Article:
Happy Monday, my friends! We just had an enormous (for San Francisco) amount of rain over the weekend, so everything in the city feels fresh and clean right now. M. Cheesemonger and I also got to visit the Asian Art Museum for a private event, and took in the stunning Rama Epic exhibit. The show closes January 15, so hurry to see it before it’s gone!
Oh! And if you received this season’s issue of Culture Magazine, you’ll see a little article Louella Hill and I worked on together!
You may remember that my in-laws are visiting from France for a couple months, so this week, I wanted to show you and them some American cheeses that I feel make a good introduction to American artisan cheesemaking. I found some tasty accompaniments, too. We kept things on the savory side, since they’re not that into sweets. ;)
Mt. Alice, Von Trapp Farmstead
Pasteurized cow, Vermont, traditional rennet
The Von Trapp Farmstead cheeses have always been among my favorite American cheeses, although this was my first time tasting this one! For 3 generations, the Von Trapp family has been operating their Vermont dairy farm, where they make their gorgeous cheeses and care for their certified organic herd of 50 cows. Their cheeses are amongst the finest in the States. This cheese, inspired by Camembert and named after a peak near the farm, is aged for 3-5 weeks and sports a rather slim physique. I LOVE its deep earthy, mushroom scent and well-rounded flavor. My in-laws liked it, but it wasn’t exotic to them because it resembled their “home cheese” Camembert so much!
Humboldt Fog, Cypress Grove
Pasteurized goat, California, vegetarian rennet
This classic American cheese had to go on my plate! Humboldt Fog, made by longtime cheese company Cypress Grove, is local to California, and it has such monumental status in the American cheesemaking world. Its clean white paste and striking ashen lines make for a showstopping addition on the cheese board. My in-laws, used to eating primarily local (to them) cheeses like Camembert, Pont l’Evêque, and some local chèvres, loved the Humboldt Fog! The complex and lingering flavors with hints of lemon and pepper, gorgeous cream line, and velvety texture all made for a delectable American cheese experience. I think they finished the whole wedge one morning at breakfast.
Barely Buzzed, Beehive Cheese
Pasteurized cow, Utah, vegetarian rennet
Barely Buzzed by Beehive Cheese in Utah opened my eyes to the creative spirit inherent in much of American artisan cheese. Before laying eyes on this beauty, I’d seen your classic Wensleydales with cranberries, or cheese walnuts in French grocery stores . . . Barely Buzzed is something different. Made with Beehive Cheese’s base cheese Promontory, an Irish-style hard cheese made of Jersey cow milk, it’s rubbed with coffee grounds and lavender! I still have many memories as a newbie cheesemonger not knowing how to handle all those espresso grounds (later, I learned to never touch the rind, just touch the paste to avoid the mess!). I love this cheese’s well-rounded, slightly sweet and fruity flavor. The espresso grounds and lavender practically transform the cheese into a cheese cake! My in-laws seemed a little confused by the whole “added ingredients to cheese” idea, but they enjoyed the cheese and its caramel-tinged sweetness—and cut off the rind.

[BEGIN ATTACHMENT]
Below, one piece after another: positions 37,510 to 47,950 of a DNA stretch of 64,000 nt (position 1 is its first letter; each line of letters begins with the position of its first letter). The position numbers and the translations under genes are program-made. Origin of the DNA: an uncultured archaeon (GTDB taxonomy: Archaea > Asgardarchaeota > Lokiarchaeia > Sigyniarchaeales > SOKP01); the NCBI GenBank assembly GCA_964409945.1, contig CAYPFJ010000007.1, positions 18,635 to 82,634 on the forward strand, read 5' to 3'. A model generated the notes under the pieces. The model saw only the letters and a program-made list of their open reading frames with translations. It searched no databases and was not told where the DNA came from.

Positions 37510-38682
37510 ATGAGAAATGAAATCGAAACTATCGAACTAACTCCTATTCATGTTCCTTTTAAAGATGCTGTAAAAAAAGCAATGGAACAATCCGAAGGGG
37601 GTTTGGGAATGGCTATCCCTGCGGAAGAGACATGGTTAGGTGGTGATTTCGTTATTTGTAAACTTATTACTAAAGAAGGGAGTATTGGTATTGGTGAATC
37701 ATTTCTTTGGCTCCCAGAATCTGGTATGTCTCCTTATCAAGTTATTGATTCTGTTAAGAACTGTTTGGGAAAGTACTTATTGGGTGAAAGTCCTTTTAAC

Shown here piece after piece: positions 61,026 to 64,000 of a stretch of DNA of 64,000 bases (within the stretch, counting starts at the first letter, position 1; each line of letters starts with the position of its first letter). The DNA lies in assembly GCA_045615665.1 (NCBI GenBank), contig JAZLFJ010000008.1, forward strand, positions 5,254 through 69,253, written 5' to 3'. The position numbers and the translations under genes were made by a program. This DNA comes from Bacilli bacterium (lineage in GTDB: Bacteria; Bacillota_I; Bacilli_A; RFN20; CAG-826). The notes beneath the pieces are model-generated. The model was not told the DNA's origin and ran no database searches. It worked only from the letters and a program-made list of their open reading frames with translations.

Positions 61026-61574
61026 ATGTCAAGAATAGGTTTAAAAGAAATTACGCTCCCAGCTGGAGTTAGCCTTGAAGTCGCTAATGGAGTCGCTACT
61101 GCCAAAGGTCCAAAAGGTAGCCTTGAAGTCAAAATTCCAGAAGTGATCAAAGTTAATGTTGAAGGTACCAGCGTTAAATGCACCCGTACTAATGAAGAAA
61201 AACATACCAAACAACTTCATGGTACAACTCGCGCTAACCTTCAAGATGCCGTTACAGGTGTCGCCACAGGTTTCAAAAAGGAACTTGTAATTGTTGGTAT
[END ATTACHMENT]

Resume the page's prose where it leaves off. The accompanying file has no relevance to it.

5 Year Cheddar, Hook’s Cheese Company
Pasteurized cow, Wisconsin, Vegetarian
Hook’s Cheese Company has been in business since 1976, and have been racking up awards over the years for their blue cheeses, cheddars, colbys, and jacks. The first cheese I tasted from their lineup was their 12-year cheddar, and it was like a rocket of flavor—intense, tangy, and concentrated. Their 5-year cheddar packs a slightly smaller punch, offering a melting mouthfeel and creamy texture, along with strong, tangy flavors. This was probably the first cheese to go among the ones featured today. It’s so easy to just keep on eating it!
Firehook Baked Crackers
I have been a longtime fan of Firehook crackers, and finally got to share them with you! All their crackers are baked thick and intensely crunchy, and I love their flavor options. This time, though, I kept things simple with their sea salt crackers. Get some here [affiliate link].
Creminelli sausages quickly disappear once they do cross the threshold! This particular sausage, the casalingo salami, is delicately flavored with salt and pepper, lets the sweet pork flavors shine. Get some here [affiliate link].
Pachamama Raw Kale Chips
I have started eating kale chips in recent times, and I love them! My fave cheese shop, Cheese Plus, was carrying some of these locally-made (to San Francisco) raw kale pizza chips, so I gave them a try. I think I finished the chips before I finished the cheese. Get some here!
Around the holidays, Whole Foods had these particularly sweet and brightly-colored cranberries for sale in their bulk aisle. Maybe you can still find them at your local Whole Foods!
American Spoon Whole Seed Mustard
Do you prefer your mustard ground or with whole seeds? In this case, I was ready for whole seeds, and I wanted an American mustard to counter all the French mustards we’ve already got in the fridge. This particular one is soaked in Michigan sparkling wine and vinegar. YUM! My in-laws eat it with just about all their meats, far more than I’m used to, so we’re plowing through our stash quite quickly with them here! Get your own American Spoon mustard.
I found this adorable board at my local Home Goods.
The beautiful blue and white tea towel came from Le Marché on Fourth.
You can find the cheeses from today’s post at your local specialty cheese shop. Culture Magazine keeps a convenient searchable directory.
What cheeses do you like to serve your guests! Let me know in the comments!
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